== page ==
Horn of Africa: aid charade follows predicted famine

FRFI 223 October/November 2011

In September 2011, the UN Office for the Coordination of Humanitarian Affairs estimated that 13.3 million people in East Africa were in dire need of food aid, up from 11.3 million in July. Ethiopia, Kenya, Somalia and Djibouti are worst affected, but Sudan, Uganda and South Sudan also face food crises. In Somalia, as many as 750,000 people in the southern regions face starvation by January 2012.

 

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Corporate land grabs in Africa

Fight Racism! Fight Imperialism! 222 August/September 2011

The number of people suffering from hunger worldwide is currently estimated to be 1.02 billion: it is a criminal fact that the countries that are the most food insecure are selling off land in order to secure food for other countries, in what has been dubbed ‘the great land grab’. Sudan has agreed that investors can export 70% of the produce that will be created through land grab deals – yet Sudan is the recipient of the largest food-aid operation in the world. In Kenya, the Qatari government has agreed to fund the building of a coastal port in exchange for a lease of 40,000 hectares of land – despite the fact that an estimated 30% of Kenyans currently suffer food shortages.

 

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Anti-racist conference in Durban: Smash racism and smash capitalism

FRFI 163 October / November 2001

You cannot get rid of racism unless you are prepared to fight to get rid of capitalism, a social system that engenders inequality, class division and racial prejudice. This was the message from the Durban Social Forum, a coalition of organisations which came together for the biggest march held during the United Nations anti-racism conference held in Durban recently.

The march marked a turning point in South Africa. For the first time anti-imperialist forces were able, independently of the labour movement and the hegemonic ANC-SACP-COSATU alliance, to pull a crowd big enough to match the marches held during the anti-apartheid struggle in this country. Moreover on 1 September 2001, a day after the Durban Social Forum’s 20,000-strong march, the ruling ANC held its own pro-capitalist and pro-United Nations march with a much smaller turnout. This was a victory for the forces linked to the international anti-globalisation movement; they challenged the bourgeois nationalist ANC regime in the streets and won.

 

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Famine in Niger

IMF policies lead to starvation and death

Across the African continent, a food crisis of catastrophic proportions is again emerging, leaving 16.4 million across southern Africa and 17.9 million in the Horn of Africa in desperate and immediate need of food. In West Africa’s Sahel region, millions are also slowly starving to death. In Niger, the worst affected country, some 3.6 million people are threatened by famine, with 2.5 million, including 800,000 children, on the brink of starvation. The famine has been blamed on a severe drought and an invasion of desert locusts, the worst in 15 years, which devastated crops across the Sahel between August and October 2004. But the catastrophe that exists in Niger today is the creation of imperialism.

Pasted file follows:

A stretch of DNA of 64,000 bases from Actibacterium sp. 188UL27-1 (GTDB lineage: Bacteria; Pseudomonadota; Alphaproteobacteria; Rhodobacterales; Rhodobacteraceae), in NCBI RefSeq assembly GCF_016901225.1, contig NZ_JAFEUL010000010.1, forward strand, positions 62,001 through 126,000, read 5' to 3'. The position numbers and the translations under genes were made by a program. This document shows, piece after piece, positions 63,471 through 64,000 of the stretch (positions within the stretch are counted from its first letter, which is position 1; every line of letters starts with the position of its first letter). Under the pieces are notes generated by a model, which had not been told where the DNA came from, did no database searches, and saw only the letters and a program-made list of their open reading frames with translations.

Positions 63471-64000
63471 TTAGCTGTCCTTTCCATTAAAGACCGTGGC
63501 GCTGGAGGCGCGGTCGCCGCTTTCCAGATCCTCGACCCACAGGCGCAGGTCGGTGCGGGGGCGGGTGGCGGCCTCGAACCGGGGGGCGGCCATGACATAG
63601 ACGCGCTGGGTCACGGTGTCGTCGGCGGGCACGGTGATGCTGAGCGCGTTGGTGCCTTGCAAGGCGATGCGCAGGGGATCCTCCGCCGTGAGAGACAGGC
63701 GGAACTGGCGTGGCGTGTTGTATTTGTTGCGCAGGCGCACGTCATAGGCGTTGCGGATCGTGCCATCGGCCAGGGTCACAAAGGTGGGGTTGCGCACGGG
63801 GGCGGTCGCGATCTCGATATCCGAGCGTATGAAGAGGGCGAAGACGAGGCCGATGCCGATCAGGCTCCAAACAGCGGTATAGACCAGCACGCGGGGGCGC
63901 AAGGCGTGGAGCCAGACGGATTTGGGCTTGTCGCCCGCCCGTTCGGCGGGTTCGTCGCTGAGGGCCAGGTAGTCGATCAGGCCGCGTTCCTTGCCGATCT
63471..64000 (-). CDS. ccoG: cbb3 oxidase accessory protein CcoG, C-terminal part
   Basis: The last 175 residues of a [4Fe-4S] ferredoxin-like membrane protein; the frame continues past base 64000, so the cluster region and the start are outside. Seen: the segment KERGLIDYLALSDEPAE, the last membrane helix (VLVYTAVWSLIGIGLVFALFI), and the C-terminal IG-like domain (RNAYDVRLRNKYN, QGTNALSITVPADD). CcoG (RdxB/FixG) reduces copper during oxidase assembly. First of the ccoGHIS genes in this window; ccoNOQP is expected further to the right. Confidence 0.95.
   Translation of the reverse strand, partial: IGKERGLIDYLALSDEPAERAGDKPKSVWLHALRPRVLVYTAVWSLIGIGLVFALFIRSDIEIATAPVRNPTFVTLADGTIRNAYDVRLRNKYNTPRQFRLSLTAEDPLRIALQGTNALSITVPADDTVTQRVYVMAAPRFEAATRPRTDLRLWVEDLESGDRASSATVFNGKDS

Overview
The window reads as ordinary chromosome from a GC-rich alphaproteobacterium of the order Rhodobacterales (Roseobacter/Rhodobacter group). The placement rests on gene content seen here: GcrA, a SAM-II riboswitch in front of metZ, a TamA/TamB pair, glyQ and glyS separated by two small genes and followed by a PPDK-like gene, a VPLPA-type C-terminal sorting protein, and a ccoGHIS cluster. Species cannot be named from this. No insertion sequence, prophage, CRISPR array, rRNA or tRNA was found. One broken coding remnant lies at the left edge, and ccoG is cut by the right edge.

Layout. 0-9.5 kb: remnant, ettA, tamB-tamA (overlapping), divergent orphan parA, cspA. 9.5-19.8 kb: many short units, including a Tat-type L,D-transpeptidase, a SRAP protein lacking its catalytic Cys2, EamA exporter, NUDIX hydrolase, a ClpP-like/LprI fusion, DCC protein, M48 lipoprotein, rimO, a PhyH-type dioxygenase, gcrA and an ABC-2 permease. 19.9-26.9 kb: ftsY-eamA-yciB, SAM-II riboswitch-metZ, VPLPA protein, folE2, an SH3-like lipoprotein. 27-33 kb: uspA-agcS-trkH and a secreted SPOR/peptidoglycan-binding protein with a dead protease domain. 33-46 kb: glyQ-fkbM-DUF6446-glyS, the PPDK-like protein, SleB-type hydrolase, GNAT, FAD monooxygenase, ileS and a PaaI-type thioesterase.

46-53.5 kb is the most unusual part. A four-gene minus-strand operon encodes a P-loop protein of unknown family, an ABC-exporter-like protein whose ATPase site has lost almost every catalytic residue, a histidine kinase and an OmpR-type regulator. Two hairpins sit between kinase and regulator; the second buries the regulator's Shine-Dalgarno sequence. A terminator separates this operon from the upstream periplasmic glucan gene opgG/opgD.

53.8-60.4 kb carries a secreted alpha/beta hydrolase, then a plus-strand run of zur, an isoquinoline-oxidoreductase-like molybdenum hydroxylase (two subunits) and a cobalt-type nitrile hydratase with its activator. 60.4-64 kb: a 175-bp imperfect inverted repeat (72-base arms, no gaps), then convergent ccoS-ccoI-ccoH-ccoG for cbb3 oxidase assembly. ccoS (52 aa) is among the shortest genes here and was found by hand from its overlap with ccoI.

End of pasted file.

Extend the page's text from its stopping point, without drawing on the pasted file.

Cereal prices have risen sharply since 2000; millet, a staple grain, has doubled in price since last year. It is not food availability but food affordability that is at the root of the unfolding tragedy. There is enough food to feed the hungry in Niger, which exports grain to wealthier neighbours Nigeria and Ghana, but the poor cannot afford to buy it. Some 32,000 children are severely malnourished and with the outbreak of deadly diseases such as cholera, malaria and diarrhoea, children are dying even in feeding centres.

 

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Southern Africa: The rumbling of political discontent

FRFI 205 October / November 2008

On 20 September the African National Congress (ANC) Executive Committee forced the resignation of Thabo Mbeki as President of South Africa. Mbeki’s fall marked the end of a long-running and labyrinthine dispute with Jacob Zuma, ANC President, and came soon after Mbeki’s ‘starring’ role as chief negotiator of a power-sharing deal in crisis-ridden neighbouring Zimbabwe between President Robert Mugabe and opposition MDC leader Morgan Tsvangirai. By 25 September ANC Deputy President, Kgalema Motlanthe, had been sworn in as a caretaker South African President until elections in 2009, when Zuma is expected to become President of South Africa as well as of the ANC. The rise and fall of national leaders in these southern African states reflects the political pressures building in the region.

South Africa is the largest and most powerful economy in Africa. Yet despite the radical pretensions of the ANC in the post-apartheid era, the majority of its black population is still impoverished. In 1996 the ANC government imposed a neo-liberal economic strategy, led by Finance Minister Trevor Manuel, called Growth Employment and Redistribution (GEAR) which espoused the free market and privatisation. Since then, despite annual economic growth, millions still live in dire poverty, unemployment, inflation and inequality have grown dramatically and most of the land is still owned by the white minority. These are the fundamental economic facts that underscore the unpopularity of President Mbeki’s administration and the decision of the ANC Executive that he must go.

 

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